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Trump’s COVID-19 Diagnosis: What We Know & The Political Dimensions Of Medical Messaging




US President Donald Trump wears a mask as he visits Walter Reed National Military Medical Center in Bethesda, Maryland' on July 11, 2020.
US President Donald Trump wears a mask as he visits Walter Reed National Military Medical Center in Bethesda, Maryland' on July 11, 2020.
ALEX EDELMAN/AFP via Getty Images

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President Donald Trump was hoping for a Monday discharge from the military hospital where he is being treated for COVID-19, a day after he briefly ventured out while contagious to salute cheering supporters by motorcade — an outing that disregarded precautions meant to contain the virus that has killed more than 209,000 Americans.

White House officials said Trump was anxious to be released after three nights at Walter Reed National Military Medical Center, where doctors revealed on Sunday that his blood oxygen level had dropped suddenly twice in recent days and that they gave him a steroid typically only recommended for the very sick. Still, the doctors said Trump’s health was improving and he could be discharged as early as Monday to continue the remainder of his treatment at the White House.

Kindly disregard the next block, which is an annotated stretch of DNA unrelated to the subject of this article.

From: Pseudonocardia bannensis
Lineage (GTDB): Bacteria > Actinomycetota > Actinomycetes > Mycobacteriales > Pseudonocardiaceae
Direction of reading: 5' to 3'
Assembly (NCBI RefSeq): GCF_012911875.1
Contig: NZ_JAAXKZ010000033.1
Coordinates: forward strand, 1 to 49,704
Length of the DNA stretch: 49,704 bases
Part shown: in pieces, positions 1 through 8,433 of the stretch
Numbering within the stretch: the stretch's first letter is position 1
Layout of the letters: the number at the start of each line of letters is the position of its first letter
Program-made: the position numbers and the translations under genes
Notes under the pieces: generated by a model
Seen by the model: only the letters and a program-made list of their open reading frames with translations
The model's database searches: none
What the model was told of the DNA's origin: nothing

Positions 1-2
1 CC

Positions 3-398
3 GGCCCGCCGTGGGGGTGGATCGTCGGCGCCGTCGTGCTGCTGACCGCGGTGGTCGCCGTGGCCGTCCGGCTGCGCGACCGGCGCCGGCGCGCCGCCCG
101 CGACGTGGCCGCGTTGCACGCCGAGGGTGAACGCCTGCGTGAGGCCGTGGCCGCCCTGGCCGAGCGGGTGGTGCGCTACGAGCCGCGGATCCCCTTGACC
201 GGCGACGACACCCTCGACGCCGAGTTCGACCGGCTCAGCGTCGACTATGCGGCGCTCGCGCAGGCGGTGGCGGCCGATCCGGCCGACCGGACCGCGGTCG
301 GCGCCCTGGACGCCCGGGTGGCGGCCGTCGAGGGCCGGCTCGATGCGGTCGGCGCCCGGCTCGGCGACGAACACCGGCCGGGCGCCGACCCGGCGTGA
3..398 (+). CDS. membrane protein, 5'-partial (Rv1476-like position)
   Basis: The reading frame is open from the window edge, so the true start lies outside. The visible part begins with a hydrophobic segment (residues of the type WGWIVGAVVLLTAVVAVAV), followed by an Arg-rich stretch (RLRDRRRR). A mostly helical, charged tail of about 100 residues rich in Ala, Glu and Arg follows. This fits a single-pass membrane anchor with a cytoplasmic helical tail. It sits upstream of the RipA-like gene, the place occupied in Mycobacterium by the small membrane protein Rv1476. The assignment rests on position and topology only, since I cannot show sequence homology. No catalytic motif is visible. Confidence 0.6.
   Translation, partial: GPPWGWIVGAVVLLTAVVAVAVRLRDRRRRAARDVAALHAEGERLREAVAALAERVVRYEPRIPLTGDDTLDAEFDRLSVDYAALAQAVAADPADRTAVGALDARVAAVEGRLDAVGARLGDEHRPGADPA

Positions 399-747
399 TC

Trump “is ready to get back to a normal work schedule” and was optimistic about a Monday release, White House chief of staff Mark Meadows told Fox News. He said a determination would be made after further determination by his medical team.

Less than one month before Election Day, Trump was eager to project strength despite his illness. The still-infectious president surprised supporters who had gathered outside the hospital, riding by Sunday in a black SUV with the windows rolled up. Secret Service agents inside the vehicle could be seen in masks and other protective gear.

With files from the Associated Press

Guests:

Anita Kumar, White House correspondent and associate editor for POLITICO; she tweets @anitakumar01

Peter Chin-Hong, M.D., infectious disease specialist and professor of medicine at the UCSF Medical Center; he tweets @PCH_SF

Margaret Susan Thompson, associate professor of history and political science at Syracuse University